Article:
A little short on time this morning due to an impending East Coast conference call. So, let’s just continue yesterday’s discussion with a little homework assignment. The film industry tax credits are getting a lot of attention in the last twelve months. It was the darling of soon to be former Governor Richardson (and short list candidate for MPAA Chairman job). Of course, they’re only part of the story – albeit, a ridiculously large part.
Take some time to review the RECOMMENDATIONS OF THE BLUE RIBBON TAX REFORM COMMISSION AND REVIEW OF CREDITS AND EXEMPTIONS ADOPTED SINCE 2003 and presented to the Legislative Finance Committee on August 13, 2009. It’s got some interesting details. Of course, I’m partial to this observation:
Incentives targeted at particular industries raise concerns of adequacy – due to the potential drain on state funds — equity – the failure to treatment all businesses equally – simplicity – because businesses must jump through so many hoops to qualify – and accountability – because the Tax Department is in no way capable of insuring that funds are being used for the intended purposes. An argument can also be made that these incentives fail the efficiency principle because they substitute political decisions about the allocation of resources for decisions made in the marketplace. Offsetting these is the hope that incentives can be carefully targeted to stimulate activity that would not otherwise occur in the state, thus generating lasting long-term growth with its potential to increase private and public economic resources in the state.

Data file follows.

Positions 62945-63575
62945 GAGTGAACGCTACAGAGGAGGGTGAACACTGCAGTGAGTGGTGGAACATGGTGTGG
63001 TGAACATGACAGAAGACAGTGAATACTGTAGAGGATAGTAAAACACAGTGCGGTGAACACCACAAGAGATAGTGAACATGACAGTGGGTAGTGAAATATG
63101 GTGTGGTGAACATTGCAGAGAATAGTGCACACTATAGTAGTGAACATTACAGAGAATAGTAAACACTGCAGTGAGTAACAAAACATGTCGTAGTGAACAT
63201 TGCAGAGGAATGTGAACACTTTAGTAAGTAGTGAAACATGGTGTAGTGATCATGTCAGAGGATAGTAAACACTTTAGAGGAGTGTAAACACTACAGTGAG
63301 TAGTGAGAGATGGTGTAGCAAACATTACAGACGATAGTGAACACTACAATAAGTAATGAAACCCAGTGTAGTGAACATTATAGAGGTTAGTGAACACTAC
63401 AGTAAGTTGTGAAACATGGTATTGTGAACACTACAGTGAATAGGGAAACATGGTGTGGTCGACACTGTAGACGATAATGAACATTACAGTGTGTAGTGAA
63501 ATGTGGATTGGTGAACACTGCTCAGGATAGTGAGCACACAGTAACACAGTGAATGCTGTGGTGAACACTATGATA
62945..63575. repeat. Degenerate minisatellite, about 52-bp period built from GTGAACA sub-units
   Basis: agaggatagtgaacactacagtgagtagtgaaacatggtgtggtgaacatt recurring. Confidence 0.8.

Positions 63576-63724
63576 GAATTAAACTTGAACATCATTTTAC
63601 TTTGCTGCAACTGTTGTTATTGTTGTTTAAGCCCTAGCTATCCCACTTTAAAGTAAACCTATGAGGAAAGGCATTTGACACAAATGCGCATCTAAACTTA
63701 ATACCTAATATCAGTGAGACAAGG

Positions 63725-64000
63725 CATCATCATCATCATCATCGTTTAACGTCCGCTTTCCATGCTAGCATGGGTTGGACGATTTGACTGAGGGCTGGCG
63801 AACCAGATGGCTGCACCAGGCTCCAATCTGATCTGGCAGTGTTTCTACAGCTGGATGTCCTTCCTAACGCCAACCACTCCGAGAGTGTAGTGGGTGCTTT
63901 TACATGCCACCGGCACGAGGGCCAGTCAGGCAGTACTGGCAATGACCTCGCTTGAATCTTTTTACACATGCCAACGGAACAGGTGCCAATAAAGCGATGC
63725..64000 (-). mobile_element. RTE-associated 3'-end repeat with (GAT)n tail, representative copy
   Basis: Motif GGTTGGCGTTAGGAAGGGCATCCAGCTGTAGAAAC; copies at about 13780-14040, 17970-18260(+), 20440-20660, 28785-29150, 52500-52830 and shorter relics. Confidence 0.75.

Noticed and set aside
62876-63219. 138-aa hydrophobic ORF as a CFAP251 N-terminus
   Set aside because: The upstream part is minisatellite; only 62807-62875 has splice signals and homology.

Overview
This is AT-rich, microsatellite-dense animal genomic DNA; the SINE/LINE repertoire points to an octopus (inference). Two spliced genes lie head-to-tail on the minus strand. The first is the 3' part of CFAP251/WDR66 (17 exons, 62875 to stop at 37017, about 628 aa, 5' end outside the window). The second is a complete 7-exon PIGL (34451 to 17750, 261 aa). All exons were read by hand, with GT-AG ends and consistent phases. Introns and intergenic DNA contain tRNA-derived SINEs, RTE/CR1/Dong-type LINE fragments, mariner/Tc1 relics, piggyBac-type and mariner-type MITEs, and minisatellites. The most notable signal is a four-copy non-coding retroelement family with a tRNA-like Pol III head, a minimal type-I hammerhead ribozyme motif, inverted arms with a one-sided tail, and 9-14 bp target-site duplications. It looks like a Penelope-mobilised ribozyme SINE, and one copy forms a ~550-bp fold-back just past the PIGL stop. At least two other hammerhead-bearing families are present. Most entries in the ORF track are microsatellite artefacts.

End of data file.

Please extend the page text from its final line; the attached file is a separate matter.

But hey, that’s just me.